- confidenceThis parameter specifies the confidence level used for the pessimistic error calculation of pruning. Range: real
- apply_prepruningBy default the Decision Tree is generated with prepruning. Setting this parameter to false disables the prepruning and delivers a tree without any prepruning. Range: boolean
- minimal_gain
The gain of a node is calculated before splitting it. The node is
split if its Gain is greater than the
*minimal gain*. Higher value of minimal gain results in fewer splits and thus a smaller tree. A too high value will completely prevent splitting and a tree with a single node is generated. Range: real - minimal_leaf_size
The size of a leaf node is the number of examples in its subset. The
tree is generated in such a way that every leaf node subset has at
least the
*minimal leaf size*number of instances. Range: integer - minimal_size_for_split
The size of a node is the number of examples in its subset. The size
of the root node is equal to the total number of examples in the
ExampleSet. Only those nodes are split whose size is greater than or
equal to the
*minimal size for split*parameter. Range: integer - number_of_prepruning_alternativesAs prepruning runs parallel to the tree generation process, it may prevent splitting at certain nodes when splitting at that node does not add to the discriminative power of the entire tree. In such a case alternative nodes are tried for splitting. This parameter adjusts the number of alternative nodes tried for splitting when split is prevented by prepruning at a certain node. Range: integer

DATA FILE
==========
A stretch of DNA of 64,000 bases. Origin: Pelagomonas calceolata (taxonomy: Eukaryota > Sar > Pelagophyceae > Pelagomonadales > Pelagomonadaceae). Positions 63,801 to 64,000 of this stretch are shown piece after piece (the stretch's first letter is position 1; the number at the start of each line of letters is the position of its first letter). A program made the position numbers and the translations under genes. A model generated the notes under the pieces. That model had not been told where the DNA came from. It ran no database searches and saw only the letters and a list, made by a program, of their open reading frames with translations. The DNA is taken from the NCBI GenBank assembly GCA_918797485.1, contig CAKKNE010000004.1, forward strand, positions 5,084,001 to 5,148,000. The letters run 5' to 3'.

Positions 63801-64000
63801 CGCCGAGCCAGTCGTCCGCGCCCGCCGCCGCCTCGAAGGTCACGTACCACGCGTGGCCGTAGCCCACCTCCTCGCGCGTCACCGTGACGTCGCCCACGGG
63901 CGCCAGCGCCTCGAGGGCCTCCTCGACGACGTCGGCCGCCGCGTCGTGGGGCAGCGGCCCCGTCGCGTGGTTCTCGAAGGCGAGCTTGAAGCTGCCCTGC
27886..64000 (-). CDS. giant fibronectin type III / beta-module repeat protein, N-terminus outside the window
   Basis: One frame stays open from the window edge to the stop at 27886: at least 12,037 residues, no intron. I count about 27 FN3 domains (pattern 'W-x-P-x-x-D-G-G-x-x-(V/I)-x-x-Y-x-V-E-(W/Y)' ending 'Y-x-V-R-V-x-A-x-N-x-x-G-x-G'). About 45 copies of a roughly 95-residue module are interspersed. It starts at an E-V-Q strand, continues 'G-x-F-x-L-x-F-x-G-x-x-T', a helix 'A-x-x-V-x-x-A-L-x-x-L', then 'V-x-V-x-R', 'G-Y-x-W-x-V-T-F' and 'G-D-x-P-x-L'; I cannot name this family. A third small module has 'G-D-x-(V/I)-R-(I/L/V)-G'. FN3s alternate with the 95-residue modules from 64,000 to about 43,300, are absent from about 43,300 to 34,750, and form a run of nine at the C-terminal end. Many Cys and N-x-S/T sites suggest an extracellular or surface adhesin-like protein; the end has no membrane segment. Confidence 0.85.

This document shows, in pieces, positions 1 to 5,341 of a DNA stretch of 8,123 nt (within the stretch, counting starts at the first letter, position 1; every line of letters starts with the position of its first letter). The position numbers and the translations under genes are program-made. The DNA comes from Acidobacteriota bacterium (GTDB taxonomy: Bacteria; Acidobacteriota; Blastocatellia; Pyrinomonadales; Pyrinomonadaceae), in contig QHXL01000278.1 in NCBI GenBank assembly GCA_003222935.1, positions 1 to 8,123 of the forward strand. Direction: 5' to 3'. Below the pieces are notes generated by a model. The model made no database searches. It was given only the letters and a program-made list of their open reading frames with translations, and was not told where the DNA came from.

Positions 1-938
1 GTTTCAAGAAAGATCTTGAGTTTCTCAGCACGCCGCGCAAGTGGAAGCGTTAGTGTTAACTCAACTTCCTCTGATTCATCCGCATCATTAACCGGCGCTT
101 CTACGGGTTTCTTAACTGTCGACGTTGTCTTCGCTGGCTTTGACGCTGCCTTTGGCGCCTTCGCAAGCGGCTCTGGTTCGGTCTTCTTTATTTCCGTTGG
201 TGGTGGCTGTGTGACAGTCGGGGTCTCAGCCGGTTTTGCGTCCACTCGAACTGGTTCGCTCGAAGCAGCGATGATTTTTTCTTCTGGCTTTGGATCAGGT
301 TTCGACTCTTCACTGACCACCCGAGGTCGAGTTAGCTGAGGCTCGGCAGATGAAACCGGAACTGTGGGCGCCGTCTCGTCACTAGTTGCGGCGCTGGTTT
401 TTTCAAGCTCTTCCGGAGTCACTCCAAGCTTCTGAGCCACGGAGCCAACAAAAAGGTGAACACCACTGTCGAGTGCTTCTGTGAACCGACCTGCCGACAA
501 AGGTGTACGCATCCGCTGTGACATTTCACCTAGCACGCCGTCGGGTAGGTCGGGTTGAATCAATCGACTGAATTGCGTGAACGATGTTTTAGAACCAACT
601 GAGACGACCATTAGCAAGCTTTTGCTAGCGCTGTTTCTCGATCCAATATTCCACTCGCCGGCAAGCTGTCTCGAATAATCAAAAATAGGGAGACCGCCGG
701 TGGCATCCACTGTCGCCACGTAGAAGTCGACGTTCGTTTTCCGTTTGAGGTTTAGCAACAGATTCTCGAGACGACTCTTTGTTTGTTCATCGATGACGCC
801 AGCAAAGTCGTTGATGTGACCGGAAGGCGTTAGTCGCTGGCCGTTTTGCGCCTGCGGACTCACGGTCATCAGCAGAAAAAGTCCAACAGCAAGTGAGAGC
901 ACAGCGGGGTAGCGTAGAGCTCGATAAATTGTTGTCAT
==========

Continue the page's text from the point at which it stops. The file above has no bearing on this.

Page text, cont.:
## Tutorial Processes

### Getting started with Decision Trees

The 'Golf' data set is retrieved using the Retrieve operator. Then the Decision Tree operator is applied on it. Click on the Run button to go to the Results Workspace. First take a look at the resultant tree. First of all, basic terminology of trees is explained here using this resultant tree. The first node of the tree is called the root of the tree; 'Outlook' is the root in this case. As you can see from this tree, trees grow downwards. This example clearly shows why interpretation of data is easy through trees. Just take a glance at this tree and you will come to know that whenever the 'Outlook' attribute value is 'overcast', the 'Play' attribute will have the value 'yes'. Similarly whenever the 'Outlook' attribute value is 'rain' and the 'Wind' attribute has value 'false', then the 'Play' attribute will have the value 'yes'. The Decision Tree operator predicts the value of an attribute with the label role, in this example the 'Play' attribute is predicted. The nodes that do not have child nodes are called the leaf nodes. All leaf non-leaf nodes correspond to one of the input attributes. In this example the 'Outlook', 'Wind' and 'Humidity' attributes are non-leaf nodes. The number of edges of a nominal interior node is equal to the number of possible values of the corresponding input attribute. The 'Outlook' attribute has three possible values: 'overcast', 'rain' and 'sunny' thus it has three outgoing edges. Similarly the 'Wind' attribute has two outgoing edges. As 'Humidity' is a numerical attribute, its outgoing edges are labeled with disjoint ranges. Each leaf node represents a value of the label given the values of the input attributes represented by the path from the root to the leaf . That is why all leaf nodes assume possible values of the label attribute i.e. 'yes' or 'no'.